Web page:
Author Topic: Multiskilling Increases Employee Satisfaction, Reduces Turnover  (Read 97 times)


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To keep employee job satisfaction high, employers need to know about multiskilling and a non-mobile workforce.

Construction workers report higher levels of job satisfaction than all other industries combined ó not just today, but through four distinct economic cycles since 1974. The data comes from the National Opinion Research Center at the University of Chicago. As little as 86% and up to 89% of people working in the construction trades like their jobs.

One reason for that may be the combination of pay and flexibility that this career path offers. While just over 9% of craft professionals are trained in more than one skill area, the availability of a multiskilled craft workforce has steadily increased since 2005, and the trend is expected to continue into 2030.

The top 10 dual-skill pairings among craft professional populations between 2005 and 2019 are:

  • Rigger and pipefitter
    Rigger and boilermaker
    Boilermaker and pipefitter
    Pipefitter and ironworker
    Pipefitter and instrumentation electrician
    Ironworker and carpenter
    Pipefitter and crane operator
    Scaffold and insulation
    Ironworker and crane operator
    Pipefitter and millwright

This increase in multiskilling has been driven organically by workers, not by employers. Key reasons cited include seeking more consistent employment, higher wages, more challenging work and interest in learning a new trade or to obtain easier physical work. Researchers at the University of Colorado-Boulder and the National Center for Construction Education & Research (NCCER) are currently working to further understand the factors and impacts of multiskilling.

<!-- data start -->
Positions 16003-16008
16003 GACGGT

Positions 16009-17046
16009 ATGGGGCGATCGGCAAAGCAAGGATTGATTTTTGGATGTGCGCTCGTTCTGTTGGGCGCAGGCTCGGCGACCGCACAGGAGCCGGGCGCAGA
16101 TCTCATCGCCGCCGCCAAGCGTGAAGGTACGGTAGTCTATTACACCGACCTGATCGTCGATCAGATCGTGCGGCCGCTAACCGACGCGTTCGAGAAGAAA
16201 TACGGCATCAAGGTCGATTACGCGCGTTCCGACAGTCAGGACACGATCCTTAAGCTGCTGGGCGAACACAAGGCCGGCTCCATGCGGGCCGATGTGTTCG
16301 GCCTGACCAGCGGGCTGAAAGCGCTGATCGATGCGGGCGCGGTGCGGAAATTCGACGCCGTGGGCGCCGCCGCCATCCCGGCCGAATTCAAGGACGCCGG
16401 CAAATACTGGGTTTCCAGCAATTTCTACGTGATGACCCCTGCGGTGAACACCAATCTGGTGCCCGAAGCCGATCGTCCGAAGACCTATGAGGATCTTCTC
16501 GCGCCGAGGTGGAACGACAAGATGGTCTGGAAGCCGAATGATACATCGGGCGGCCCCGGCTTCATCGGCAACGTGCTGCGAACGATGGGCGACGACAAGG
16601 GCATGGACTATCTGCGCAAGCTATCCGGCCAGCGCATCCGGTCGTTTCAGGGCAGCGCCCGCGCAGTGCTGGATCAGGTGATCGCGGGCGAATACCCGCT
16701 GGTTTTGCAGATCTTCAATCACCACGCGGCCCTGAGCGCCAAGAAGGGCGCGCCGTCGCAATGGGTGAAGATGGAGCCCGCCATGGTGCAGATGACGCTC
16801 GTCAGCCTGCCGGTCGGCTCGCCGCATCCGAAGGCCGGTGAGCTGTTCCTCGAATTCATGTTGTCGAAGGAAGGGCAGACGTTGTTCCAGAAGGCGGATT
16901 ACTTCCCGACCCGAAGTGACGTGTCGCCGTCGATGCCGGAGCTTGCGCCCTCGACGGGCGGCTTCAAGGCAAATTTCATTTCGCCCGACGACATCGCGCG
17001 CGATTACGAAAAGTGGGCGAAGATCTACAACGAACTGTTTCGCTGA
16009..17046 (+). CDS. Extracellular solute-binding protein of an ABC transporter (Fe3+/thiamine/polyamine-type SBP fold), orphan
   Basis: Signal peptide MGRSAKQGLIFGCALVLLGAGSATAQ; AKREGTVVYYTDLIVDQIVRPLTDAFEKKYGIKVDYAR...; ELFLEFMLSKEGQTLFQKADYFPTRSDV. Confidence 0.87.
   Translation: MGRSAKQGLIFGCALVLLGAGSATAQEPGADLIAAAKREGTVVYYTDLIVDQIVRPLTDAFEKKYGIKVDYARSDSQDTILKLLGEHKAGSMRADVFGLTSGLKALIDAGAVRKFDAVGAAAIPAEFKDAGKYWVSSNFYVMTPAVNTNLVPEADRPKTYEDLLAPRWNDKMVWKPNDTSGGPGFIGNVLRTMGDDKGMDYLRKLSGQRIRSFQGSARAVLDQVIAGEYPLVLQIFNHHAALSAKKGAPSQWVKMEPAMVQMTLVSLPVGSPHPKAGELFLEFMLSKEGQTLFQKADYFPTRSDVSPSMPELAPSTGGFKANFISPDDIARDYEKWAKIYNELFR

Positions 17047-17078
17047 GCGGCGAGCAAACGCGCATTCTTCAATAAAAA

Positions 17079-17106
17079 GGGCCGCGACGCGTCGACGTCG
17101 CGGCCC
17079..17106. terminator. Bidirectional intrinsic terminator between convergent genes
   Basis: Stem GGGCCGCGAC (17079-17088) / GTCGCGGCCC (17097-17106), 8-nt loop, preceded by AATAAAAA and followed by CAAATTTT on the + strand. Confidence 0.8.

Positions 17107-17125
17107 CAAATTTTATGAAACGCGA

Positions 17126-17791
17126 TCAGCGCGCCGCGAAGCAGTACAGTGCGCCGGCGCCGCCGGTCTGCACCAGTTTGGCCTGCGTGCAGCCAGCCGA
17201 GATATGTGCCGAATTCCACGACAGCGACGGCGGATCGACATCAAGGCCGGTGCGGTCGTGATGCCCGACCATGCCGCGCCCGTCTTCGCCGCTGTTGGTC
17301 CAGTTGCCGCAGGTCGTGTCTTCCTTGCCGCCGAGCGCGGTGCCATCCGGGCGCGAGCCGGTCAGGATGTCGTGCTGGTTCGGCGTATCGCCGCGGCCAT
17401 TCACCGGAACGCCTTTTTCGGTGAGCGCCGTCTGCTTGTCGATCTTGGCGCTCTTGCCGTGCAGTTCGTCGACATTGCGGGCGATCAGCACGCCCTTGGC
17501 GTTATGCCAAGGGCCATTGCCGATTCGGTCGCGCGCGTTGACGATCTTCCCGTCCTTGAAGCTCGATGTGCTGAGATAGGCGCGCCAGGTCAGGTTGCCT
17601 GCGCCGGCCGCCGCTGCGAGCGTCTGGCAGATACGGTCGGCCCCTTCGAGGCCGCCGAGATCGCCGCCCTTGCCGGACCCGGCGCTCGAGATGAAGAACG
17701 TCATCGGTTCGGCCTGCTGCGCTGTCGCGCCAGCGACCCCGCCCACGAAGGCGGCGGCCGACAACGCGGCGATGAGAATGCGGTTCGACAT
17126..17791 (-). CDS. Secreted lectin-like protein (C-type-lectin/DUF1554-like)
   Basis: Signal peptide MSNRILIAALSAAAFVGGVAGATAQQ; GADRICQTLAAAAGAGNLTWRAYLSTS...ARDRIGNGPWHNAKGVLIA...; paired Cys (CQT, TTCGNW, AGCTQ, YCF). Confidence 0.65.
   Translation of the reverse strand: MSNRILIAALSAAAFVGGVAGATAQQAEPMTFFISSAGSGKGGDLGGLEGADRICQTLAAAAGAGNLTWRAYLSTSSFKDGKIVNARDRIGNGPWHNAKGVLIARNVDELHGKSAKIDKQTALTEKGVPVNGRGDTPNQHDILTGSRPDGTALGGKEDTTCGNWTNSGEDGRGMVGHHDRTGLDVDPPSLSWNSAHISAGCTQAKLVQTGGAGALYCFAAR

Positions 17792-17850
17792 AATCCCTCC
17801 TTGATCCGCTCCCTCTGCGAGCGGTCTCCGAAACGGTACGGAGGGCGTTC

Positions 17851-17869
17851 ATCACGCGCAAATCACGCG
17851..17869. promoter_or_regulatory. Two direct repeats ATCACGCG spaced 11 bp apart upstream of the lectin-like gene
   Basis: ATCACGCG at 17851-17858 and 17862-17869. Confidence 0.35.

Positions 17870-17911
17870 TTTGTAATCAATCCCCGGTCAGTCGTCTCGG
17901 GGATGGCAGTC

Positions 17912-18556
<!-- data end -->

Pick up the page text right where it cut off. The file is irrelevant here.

As craft worker preferences change, employers need to be prepared to meet those needs. High job satisfaction is generally acknowledged as having a direct correlation to low turnover. This means that the industry may need to rethink the way projects are designed to take advantage of the increasingly multiskilled, less mobile workforce.

Employers would be wise to acknowledge the desire of workers to learn new skills and provide the opportunity for doing so by:

Providing opportunities for new industry entrants to explore different trades to identify an area of interest.
Communicating defined career path options within your organization.
Giving employees credit for related knowledge, skills and abilities that contribute to competency in the new skill area.
Providing resources for adult learners, such as training that is flexible and self-paced.

According to research conducted by the Construction Industry Institute, the most important workforce development element is a firmís formal policy for, or commitment to, providing a formal craft skills training program. Interestingly, the contractors, owners and other training professional that participated in the study had the same perception towards the relative importance of workforce development elements.

In relation to this, the growing preference by an increasing percentage of craft professionals is to remain in one geographic location versus traveling for work. At the same time, spousal employment within the industry has grown to above 80%. Together, these factors point to reduced mobility among the craft workforce ó a trend that is likely to intensify in coming years.

NCCER is a nonprofit 501(c)(3) edu- cation foundation created in 1996. NCCER exists to build a safe, productive and sustainable workforce of craft professionals by providing universally recognized training, assessment, certification and career development for construction and maintenance craft professionals. Among its workforce development initiatives are Build Your Future at, Construction Career Pathways, and Hard Hat Heroes.

« Last Edit: March 11, 2023, 04:17:19 PM by dipti »